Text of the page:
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Royalty Income Stream

By: Dan Lockton - Updated: 27 Oct 2012 | comments*Discuss
 
Royalty Royalties Inventor Invention

Many inventors’ aim is to license their invention to an existing manufacturer or retailer and receive a royalty on every unit sold. The main alternatives would be ‘going it alone’ — producing and/or retailing the invention yourself — or an outright sale of all rights to the invention to someone else in return for a lump sum, but there are many possible models, including a lump sum plus (smaller) royalties, a joint venture with an existing manufacturer, licensing to multiple manufacturers simultaneously, perhaps in different markets or countries, or a development agreement with a manufacturer in which you are paid to develop the invention to production standards and receive a small royalty on every unit.

Licensing With Royalties

Simple licensing with royalties can be lucrative, but just as with most writers (for whom this is effectively the same mode of working), it is only a small percentage who actually become wealthy through it. Your royalty income is entirely dependent on the number of units sold, and you have no control over how that is done.

You may be able to negotiate a contract where, if you feel the manufacturer is not making appropriate marketing efforts, you can end the arrangement, but actually following up on this can be difficult. Some companies do, from time to time, license inventions which they have no intention of producing, in order to prevent a rival from producing them, in which case you would receive no royalties. You might also agree to license the invention for a fixed period, but again, there are problems: by the time the period is over, rival companies have had a chance to examine your product in the marketplace and develop alternatives.

Working With a Company

Overall, the best arrangement is probably one where you work with a company to develop your invention, taking advantage of the company’s facilities, expertise and contacts, and your innovation and insights, and receive royalties on sales. In these cases, the commitment and investment by the company makes it more likely that large efforts will be made to get the product and the marketing right; you may also receive a salary or at least expenses for your co-development efforts. As well as existing manufacturers, there are also innovation consultancies such as Carbonate which take on a limited number of new products each year in this way.

If a company expects you to get the invention to production standards with no assistance, but offers only royalties on sales, this is probably best to avoid unless you are confident that your invention is completely ready, and even then you would have much more control (and full revenues) by going it alone.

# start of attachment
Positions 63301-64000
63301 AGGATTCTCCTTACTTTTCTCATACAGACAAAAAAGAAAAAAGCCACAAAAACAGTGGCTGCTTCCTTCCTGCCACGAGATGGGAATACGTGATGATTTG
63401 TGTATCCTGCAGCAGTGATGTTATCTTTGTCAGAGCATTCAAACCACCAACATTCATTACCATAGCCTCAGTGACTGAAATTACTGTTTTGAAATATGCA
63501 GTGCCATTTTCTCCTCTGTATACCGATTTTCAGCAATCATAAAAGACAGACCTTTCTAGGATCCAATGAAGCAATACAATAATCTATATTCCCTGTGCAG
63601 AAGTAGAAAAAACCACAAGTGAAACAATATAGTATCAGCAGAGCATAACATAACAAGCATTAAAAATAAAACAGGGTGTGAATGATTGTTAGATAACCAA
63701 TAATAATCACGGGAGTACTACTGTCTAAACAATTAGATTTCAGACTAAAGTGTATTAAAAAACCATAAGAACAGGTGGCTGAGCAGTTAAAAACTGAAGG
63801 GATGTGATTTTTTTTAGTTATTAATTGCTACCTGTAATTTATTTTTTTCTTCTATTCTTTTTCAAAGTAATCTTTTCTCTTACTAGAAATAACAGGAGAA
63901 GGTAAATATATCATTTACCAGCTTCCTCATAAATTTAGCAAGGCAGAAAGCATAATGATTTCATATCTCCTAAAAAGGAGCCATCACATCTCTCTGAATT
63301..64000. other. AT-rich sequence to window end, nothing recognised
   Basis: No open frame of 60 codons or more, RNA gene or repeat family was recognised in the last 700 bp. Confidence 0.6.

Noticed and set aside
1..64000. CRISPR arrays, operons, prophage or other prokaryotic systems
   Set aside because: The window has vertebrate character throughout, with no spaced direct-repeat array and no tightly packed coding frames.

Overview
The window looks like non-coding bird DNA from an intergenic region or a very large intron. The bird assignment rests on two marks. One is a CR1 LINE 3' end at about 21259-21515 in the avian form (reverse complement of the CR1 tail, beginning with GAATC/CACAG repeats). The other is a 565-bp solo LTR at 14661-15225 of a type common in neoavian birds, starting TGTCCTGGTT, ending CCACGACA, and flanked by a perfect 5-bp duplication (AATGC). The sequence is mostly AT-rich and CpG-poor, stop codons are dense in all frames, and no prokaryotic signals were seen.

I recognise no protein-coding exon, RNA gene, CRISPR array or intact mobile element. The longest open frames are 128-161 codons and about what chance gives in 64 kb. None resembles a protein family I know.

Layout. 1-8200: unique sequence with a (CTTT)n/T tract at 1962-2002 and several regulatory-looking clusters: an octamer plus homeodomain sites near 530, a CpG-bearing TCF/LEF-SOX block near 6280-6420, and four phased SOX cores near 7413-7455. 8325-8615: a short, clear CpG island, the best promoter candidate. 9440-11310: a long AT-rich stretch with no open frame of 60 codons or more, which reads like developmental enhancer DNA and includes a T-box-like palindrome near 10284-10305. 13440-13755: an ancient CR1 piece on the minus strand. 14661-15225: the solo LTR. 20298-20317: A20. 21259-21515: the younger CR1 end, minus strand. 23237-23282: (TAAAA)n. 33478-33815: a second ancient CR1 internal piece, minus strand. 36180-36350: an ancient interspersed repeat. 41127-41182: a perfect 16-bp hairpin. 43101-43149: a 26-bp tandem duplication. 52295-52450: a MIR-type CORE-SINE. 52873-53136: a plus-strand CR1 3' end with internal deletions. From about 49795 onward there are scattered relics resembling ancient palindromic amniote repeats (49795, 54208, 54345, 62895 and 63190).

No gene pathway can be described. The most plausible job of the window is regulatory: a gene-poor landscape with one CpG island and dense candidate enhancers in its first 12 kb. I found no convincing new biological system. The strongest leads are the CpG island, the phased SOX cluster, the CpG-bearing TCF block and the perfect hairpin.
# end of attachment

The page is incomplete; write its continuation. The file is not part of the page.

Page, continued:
How much should royalties be? They are usually specified as a percentage of the price at which the manufacturer or retailer sells to distributors or other retailers. Given the level of mark-up along the line (a shop may have a margin of 40% of the sale price, and the distributors will take maybe 30% of what is left), an apparent inventor’s royalty of 2.5% (fairly typical) on a product with an RRP of £30 may work out to just £30 × 60% × 70% × 2.5% = 31.5 pence. If you’ve spent £10,000 of your own money developing an invention, the manufacturer would need to sell nearly 32,000 units before you break even.

Many companies will offer inventors a contract with variable royalties dependent on sales. Occasionally these are weighted so that the larger the number of sales (the more successful the invention), the higher the percentage the inventor receives, but this is unusual. It is more common for the percentage to decrease as the number of sales rises, so that an inventor’s royalty income may actually stay fairly constant during the time that the invention really ‘takes off’ and then decrease thereafter as sales decrease again.

Establish a Good Relationship With the Company

If you do not feel the company with which you are negotiating is trustworthy, then it is best not to proceed. Do not be dazzled by dreams of vast royalties; even if the company is fully trustworthy, it may still be looking very closely at how to develop your invention, outside of the intellectual property that you own, in order to circumvent paying you future royalties. The key in this situation is to establish a good relationship with the company and continue to collaborate on development of the product so that you remain involved and with some degree of control.

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I found this article very interesting as it covered all of the issues that were concerning me about my product. I will keep these thoughts in mind when I approach companies.
Michael Douglas - 22-Mar-11 @ 11:22 AM
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